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Valve Corp. v. Elec. Scripting Prods., Inc., IPR2019-00062, -00063, -00084, Paper No. 8, Patent No. 9,235,934 B2

[When a second petition for IPR from the same or similar party will be denied under § 314(a)]


Valve filed three petitions for IPR against a patent owned by Electric Scripting Products, Inc. (“Patent Owner”). HTC had previously filed a petition requesting an IPR against the same patent, and their petition was denied. Valve and HTC were co-defendants in a lawsuit brought by Patent Owner but after Valve filed a motion challenging venue, it was dismissed without prejudice. Patent Owner argues that the petition should be dismissed using the board’s discretion under § 314(a) because it is an “unfair” follow-on petition.


The petition is denied under § 314(a) as it challenges the same patent as a previous petition and every one of the 7 factors from General Plastic favors denial.

The factors specified in General Plastic are: “(1) whether the same petitioner previously filed a petition directed to the same claims of the same patent; (2) whether at the time of filing of the first petition the petitioner knew of the prior art asserted in the second petition or should have known of it; (3) whether at the time of filing of the second petition the petitioner already received the patent owner’s preliminary response to the first petition or received the Board’s decision on whether to institute review in the first petition; (4) the length of time that elapsed between the time the petitioner learned of the prior art asserted in the second petition and the filing of the second petition; (5) whether the petitioner provides adequate explanation for the time elapsed between the filings of multiple petitions directed to the same claims of the same patent; (6) the finite resources of the Board; and (7) the requirement under 35 U.S.C. § 316(a)(11) to issue a final determination not later than 1 year after the date on which the Director notices institution of review.” Gen. Plastic Indus. Co. v. Cannon Kabushiki Kaisha, IPR2016-01357, at 15-16 (P.T.A.B. Sept. 6, 2017).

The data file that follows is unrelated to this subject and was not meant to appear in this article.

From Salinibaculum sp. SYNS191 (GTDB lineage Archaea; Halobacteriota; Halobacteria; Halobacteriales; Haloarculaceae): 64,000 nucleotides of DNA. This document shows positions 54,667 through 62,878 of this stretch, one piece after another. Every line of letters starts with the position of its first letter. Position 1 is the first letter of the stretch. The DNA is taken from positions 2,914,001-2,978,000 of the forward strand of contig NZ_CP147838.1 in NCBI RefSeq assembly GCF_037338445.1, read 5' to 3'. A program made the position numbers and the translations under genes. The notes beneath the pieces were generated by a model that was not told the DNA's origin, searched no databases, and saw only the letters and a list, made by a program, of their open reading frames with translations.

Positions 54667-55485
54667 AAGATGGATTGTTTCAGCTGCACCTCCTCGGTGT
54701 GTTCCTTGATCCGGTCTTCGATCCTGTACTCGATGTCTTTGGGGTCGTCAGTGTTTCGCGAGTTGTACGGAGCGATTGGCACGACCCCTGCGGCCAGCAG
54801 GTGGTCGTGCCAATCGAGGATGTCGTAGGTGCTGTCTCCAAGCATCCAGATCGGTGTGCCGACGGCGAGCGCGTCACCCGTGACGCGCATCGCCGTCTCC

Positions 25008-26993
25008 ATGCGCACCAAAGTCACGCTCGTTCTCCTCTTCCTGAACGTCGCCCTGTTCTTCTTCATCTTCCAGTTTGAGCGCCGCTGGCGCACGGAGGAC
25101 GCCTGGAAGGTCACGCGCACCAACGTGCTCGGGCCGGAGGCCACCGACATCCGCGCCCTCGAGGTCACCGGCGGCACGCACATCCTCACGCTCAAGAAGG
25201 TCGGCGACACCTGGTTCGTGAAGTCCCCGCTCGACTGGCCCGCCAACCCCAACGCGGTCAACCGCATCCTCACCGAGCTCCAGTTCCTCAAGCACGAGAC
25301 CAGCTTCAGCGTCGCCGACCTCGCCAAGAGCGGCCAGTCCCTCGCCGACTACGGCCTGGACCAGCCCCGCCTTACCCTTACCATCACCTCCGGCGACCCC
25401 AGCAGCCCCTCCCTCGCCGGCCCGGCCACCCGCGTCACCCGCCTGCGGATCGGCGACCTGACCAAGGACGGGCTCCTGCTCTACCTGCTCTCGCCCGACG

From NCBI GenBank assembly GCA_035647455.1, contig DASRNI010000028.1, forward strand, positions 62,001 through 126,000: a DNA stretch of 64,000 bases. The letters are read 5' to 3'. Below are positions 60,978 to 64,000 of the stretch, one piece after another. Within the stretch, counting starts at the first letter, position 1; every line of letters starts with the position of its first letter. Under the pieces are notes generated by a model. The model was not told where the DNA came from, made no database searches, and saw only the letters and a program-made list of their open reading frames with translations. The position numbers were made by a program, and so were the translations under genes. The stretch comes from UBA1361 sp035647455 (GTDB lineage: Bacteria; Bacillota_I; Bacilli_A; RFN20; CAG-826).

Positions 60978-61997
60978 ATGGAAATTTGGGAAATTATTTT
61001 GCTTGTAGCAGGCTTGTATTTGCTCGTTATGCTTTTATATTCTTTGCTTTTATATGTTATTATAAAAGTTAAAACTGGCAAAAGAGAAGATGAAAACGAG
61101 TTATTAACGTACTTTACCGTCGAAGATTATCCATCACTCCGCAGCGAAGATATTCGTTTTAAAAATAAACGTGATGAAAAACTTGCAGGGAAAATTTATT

General Plastic Factor (1) does not only apply if petitioners are the same, but it also when there is a close relationship between the petitioners. Due to HTC and Valve having been co-defendants in a lawsuit filed by the petitioner, the first factor favors denial. Factor (2) favors denial because even if Valve did not know of the prior art in the HTC petition when that petition was filed, its quick turn-around in filing this petition suggests that they could have easily found the prior art. Factor (3) also favors denial because Valve had access to the board’s decision to deny institution of the first petition and could strategically use that information to bolster their petition. Factors (4) and (5) look at the time that elapsed between the time Both factors favor denial because there is no reason for the 5-month delay between HTC and Valve’s petitions. Factors (6) and (7) evaluate the efficiency of permitting the second petition to be granted. In this case, because the two petitions were not filed at the same time, the factors favor denial.


The PTAB will apply a the 7 factor test from General Plastic in order to determine whether to dismiss a second petition from the same party (or another closely related party) under the discretion given in § 314(a).

A copy of the actual decision can be found here.